Celery has a reputation of being a high-sodium vegetable, but it would take 48 stalks of celery to reach the FDA’s daily recommended intake of sodium (2400mg). Two stalks of celery provides only 4% of the daily value of sodium.
5. Green Figs
One of my favourite foods, no healthy food list would be complete without figs! Figs are in season from June to September and offer a plentiful source of dietary fiber and potassium.
The dietary fiber in figs can assist in healthy weight loss and may help prevent postmenopausal breast cancer. Figs also are a good source of potassium which can help control high blood pressure.
6. Green Peas
These small green orbs are just bursting with nutritional value! They are high in vitamins A, B1, B2, B3, B6, C, K, manganese, folate, phosphorus, magnesium, zinc, iron, potassium, and fiber!
Green peas provide nutrients to support bone health (vitamin K), heart health (folic acid and vitamin B6) and energy production. Green peas contain B vitamins – all of which contribute the energy production in the body, and are a source of iron – a mineral necessary for normal blood cell formation and function.
7. Green Tea
If this list wasn’t in alphabetical order, green tea would be number one! Green tea has so many amazing health benefits it would take several articles to list them all. Thousands of scientific studies have been analyzed the positive effects of green tea.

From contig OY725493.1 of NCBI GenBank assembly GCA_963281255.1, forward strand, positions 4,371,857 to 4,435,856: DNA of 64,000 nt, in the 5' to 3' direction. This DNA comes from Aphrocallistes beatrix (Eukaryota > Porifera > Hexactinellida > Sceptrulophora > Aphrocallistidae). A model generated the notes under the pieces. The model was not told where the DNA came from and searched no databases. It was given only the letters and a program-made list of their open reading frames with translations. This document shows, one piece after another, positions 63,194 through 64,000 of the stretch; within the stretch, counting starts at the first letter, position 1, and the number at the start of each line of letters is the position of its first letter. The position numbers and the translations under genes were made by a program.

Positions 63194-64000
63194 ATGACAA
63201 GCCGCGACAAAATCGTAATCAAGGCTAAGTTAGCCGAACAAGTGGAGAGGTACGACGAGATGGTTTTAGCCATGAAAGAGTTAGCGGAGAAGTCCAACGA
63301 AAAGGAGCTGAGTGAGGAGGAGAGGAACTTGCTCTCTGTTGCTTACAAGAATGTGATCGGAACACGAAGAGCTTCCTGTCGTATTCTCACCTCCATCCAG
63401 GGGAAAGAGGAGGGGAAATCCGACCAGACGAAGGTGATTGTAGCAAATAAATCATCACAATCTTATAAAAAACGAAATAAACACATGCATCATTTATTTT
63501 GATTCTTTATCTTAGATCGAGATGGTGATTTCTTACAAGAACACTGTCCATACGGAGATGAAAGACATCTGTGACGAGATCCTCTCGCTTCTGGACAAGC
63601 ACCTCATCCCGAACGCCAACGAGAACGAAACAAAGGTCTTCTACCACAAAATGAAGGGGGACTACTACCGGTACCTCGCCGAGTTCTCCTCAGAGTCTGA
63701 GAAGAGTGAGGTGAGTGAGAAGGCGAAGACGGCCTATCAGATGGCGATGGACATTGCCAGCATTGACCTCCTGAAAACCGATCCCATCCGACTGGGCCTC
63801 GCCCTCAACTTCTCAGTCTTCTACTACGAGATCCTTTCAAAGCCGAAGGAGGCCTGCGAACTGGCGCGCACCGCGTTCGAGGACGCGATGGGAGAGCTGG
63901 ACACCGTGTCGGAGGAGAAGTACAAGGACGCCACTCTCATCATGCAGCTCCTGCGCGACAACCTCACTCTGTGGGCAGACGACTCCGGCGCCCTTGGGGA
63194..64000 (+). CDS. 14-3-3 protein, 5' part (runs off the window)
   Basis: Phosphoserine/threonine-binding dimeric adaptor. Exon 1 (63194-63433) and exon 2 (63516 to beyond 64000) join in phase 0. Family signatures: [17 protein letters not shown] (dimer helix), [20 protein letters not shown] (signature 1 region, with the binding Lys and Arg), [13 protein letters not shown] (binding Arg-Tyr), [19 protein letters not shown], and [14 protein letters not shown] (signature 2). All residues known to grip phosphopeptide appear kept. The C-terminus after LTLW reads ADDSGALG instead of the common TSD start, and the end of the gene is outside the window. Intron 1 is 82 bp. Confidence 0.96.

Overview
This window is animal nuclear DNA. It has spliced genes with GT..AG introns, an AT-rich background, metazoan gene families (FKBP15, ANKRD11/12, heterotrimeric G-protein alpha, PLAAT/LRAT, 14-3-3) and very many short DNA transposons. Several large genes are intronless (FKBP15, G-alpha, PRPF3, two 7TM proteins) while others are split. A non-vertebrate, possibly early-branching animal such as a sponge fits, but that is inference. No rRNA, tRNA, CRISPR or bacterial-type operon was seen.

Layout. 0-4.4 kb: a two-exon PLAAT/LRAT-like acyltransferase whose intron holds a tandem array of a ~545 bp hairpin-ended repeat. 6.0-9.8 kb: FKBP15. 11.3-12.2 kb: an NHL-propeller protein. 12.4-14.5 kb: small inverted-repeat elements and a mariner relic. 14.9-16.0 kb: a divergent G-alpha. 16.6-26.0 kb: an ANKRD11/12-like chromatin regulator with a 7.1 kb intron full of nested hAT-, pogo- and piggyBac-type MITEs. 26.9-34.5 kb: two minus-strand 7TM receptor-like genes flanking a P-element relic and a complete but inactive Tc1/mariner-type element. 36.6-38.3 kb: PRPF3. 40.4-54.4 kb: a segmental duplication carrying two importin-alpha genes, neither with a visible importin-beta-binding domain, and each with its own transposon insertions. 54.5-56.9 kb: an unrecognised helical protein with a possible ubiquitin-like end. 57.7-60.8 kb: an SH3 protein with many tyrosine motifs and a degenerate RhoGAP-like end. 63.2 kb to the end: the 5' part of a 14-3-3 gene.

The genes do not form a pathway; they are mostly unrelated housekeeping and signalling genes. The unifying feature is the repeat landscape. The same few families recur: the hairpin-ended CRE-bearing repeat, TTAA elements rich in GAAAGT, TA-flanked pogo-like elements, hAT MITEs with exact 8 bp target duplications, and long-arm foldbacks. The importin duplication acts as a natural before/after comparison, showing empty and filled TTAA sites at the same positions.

Green tea is rich in flavonoids, including epigallocatechin-3-gallate (EGCG) which is thought to be the active constituent in green tea’s anti-cancer and antioxidant effects.
Green tea can protect against death from all causes, especially cardiovascular disease, protects against coronary artery disease, decreases atherosclerosis (clogged arteries), prevents blood clots, speeds recovery after a heart attack or stroke, lowers blood pressure, helps maintain healthy body weight by promoting fat loss, protects against gallstones, reduces the risk of kidney disease, increases bone mineral density, reduces the risk of breast cancer, skin cancer, prostate cancer, ovarian cancer, colorectal cancer, liver cancer, lung cancer, bladder cancer, and enhances survival in ovarian cancer… and many more!